The state Department of Public Health reported 35 new deaths Friday due to COVID-19, bringing the confirmed statewide death toll to 7,097. State officials also reported 420 new confirmed cases, bringing that total to 98,796. There were 9,760 new molecular tests reported, raising that total to 631,008. Sunday was the first day that the DPH began including probable deaths and cases stretching back to March 1 in its report, as well as numbers for antibody testing in Massachusetts. (See our charts and map for a more detailed breakdown.)
Gov. Baker says as health metrics are trending in the right direction, retail shops could reopen by Monday. It would be phase two of the state’s reopening plan. Retailers are already making preparations for in-store shopping, which will have restrictions. Stores have to limit their capacity to 40%. There will be barriers at checkout. Customers and staff will be required to wear masks. And some things won’t be available. For example, dressing rooms will be closed.
State officials are also detailing the rules for indoor and outdoor sports leagues, which fall under phase two of the plan as well. Adult and youth outdoor sports practices are allowed, but no games or matches with other teams. Contact sports can only conduct non-contact drills.
So far, it appears that phase one has gone well. The positive test rate for new coronavirus cases and other indicators of recovery continue to trend down. But health experts caution that it may still be too soon to know if the state is ready to lift more restrictions safely.
A group of health care, union and community leaders wants more testing and protections for low income workers and minority communities before the reopening. The Massachusetts Public Health Coalition yesterday wrote a letter to the Baker administration demanding that at-risk workers’ needs were met.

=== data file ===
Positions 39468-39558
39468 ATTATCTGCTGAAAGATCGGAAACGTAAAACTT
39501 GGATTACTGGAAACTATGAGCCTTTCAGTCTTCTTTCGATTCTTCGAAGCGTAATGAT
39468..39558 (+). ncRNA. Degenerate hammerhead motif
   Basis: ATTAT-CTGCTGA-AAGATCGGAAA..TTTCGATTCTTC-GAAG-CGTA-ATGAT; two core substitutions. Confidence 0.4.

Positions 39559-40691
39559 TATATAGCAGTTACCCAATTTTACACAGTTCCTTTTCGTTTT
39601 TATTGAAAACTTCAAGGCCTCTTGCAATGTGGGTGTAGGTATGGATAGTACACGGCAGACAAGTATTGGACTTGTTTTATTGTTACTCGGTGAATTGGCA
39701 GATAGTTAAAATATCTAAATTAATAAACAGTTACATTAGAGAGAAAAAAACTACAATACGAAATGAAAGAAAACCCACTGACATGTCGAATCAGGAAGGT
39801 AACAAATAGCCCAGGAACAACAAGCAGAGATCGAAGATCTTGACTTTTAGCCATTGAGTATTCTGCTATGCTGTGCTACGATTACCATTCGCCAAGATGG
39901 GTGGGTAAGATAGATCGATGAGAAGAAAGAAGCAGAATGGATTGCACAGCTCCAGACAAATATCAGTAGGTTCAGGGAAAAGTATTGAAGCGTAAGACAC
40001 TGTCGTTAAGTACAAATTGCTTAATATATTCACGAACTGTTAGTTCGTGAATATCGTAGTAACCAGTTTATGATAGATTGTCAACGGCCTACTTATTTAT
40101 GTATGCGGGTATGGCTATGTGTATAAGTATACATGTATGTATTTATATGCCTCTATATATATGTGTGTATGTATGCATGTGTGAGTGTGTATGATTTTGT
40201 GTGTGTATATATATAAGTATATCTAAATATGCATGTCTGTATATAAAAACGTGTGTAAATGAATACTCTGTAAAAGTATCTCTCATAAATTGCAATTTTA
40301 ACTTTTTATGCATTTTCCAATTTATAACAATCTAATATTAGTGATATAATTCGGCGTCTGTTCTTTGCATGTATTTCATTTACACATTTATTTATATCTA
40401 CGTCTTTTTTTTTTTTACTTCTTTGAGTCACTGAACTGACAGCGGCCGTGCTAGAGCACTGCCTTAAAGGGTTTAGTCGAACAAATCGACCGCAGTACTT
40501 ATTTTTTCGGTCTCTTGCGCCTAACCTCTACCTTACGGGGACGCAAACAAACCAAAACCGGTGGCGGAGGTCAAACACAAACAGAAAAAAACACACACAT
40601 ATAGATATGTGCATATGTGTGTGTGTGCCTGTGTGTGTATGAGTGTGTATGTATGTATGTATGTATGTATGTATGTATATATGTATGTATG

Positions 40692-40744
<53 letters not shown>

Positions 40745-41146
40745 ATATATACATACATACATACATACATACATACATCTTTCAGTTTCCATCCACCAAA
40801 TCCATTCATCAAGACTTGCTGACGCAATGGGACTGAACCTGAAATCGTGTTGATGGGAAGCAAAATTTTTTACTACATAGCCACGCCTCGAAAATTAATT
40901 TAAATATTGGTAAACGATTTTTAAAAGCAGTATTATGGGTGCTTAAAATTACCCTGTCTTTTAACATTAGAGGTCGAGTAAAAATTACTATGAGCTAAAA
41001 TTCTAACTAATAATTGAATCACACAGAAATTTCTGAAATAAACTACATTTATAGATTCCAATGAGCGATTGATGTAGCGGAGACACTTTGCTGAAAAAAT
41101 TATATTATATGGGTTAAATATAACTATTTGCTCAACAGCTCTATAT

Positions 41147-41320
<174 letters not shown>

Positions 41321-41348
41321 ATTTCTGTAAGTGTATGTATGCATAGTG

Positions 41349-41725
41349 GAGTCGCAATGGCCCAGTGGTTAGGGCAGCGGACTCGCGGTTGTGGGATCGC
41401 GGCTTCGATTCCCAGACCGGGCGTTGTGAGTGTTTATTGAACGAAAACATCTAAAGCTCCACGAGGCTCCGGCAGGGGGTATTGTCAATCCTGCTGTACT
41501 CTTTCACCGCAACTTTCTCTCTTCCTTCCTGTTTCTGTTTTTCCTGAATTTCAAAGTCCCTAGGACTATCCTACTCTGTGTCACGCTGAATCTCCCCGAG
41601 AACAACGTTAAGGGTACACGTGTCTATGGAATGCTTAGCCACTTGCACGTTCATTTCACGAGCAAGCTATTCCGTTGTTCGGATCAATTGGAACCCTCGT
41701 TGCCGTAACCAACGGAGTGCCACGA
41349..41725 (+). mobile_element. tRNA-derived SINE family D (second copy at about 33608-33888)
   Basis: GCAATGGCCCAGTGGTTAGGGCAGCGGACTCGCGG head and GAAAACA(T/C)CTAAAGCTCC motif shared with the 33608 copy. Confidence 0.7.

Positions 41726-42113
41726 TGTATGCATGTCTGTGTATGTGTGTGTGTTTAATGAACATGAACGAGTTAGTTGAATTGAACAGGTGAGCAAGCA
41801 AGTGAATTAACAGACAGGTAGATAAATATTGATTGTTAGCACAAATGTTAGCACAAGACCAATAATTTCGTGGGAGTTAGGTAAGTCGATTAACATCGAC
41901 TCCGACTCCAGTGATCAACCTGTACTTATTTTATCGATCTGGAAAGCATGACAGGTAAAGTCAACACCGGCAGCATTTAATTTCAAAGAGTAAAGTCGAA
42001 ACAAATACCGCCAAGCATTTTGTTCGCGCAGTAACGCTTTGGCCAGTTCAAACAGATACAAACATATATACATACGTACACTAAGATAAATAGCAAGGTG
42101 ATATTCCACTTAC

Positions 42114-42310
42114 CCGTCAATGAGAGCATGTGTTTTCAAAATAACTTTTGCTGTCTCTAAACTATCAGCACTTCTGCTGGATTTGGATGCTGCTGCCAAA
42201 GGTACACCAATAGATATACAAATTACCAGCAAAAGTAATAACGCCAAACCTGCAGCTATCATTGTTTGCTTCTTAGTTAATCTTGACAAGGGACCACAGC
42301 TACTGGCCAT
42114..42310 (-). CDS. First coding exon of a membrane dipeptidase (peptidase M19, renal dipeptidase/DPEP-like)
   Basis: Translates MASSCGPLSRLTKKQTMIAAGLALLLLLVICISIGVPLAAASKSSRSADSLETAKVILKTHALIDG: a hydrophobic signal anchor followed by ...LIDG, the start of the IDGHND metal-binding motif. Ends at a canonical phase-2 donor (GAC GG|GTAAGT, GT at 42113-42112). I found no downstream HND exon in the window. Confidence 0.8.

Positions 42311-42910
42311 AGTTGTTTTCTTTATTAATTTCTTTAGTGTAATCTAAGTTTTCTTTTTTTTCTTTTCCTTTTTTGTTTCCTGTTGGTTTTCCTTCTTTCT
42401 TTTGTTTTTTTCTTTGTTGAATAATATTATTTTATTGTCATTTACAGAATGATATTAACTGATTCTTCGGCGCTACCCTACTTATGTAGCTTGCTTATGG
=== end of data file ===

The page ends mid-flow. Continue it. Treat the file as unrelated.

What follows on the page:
In Boston, Mayor Marty Walsh says the city has been meeting initial benchmarks for moving ahead with reopening the city. Warning that the virus has not gone away, the Mayor cautioned yesterday that businesses should ramp up gradually and cautiously. He says the city has fielded about 275 applications from restaurants wanting to offer outdoor dining. Still, he acknowledges restarting the economy will take some time.
A superior court judge today hears a lawsuit accusing the state Department of Children and Families of imposing excessive restrictions on visitations with children in foster care during the pandemic. A group of parents filed the suit, claiming the ban on in-person visits for biological parents is unconstitutional and traumatizing. State officials are not commenting on the suit but say they’re working on restarting in-person visits.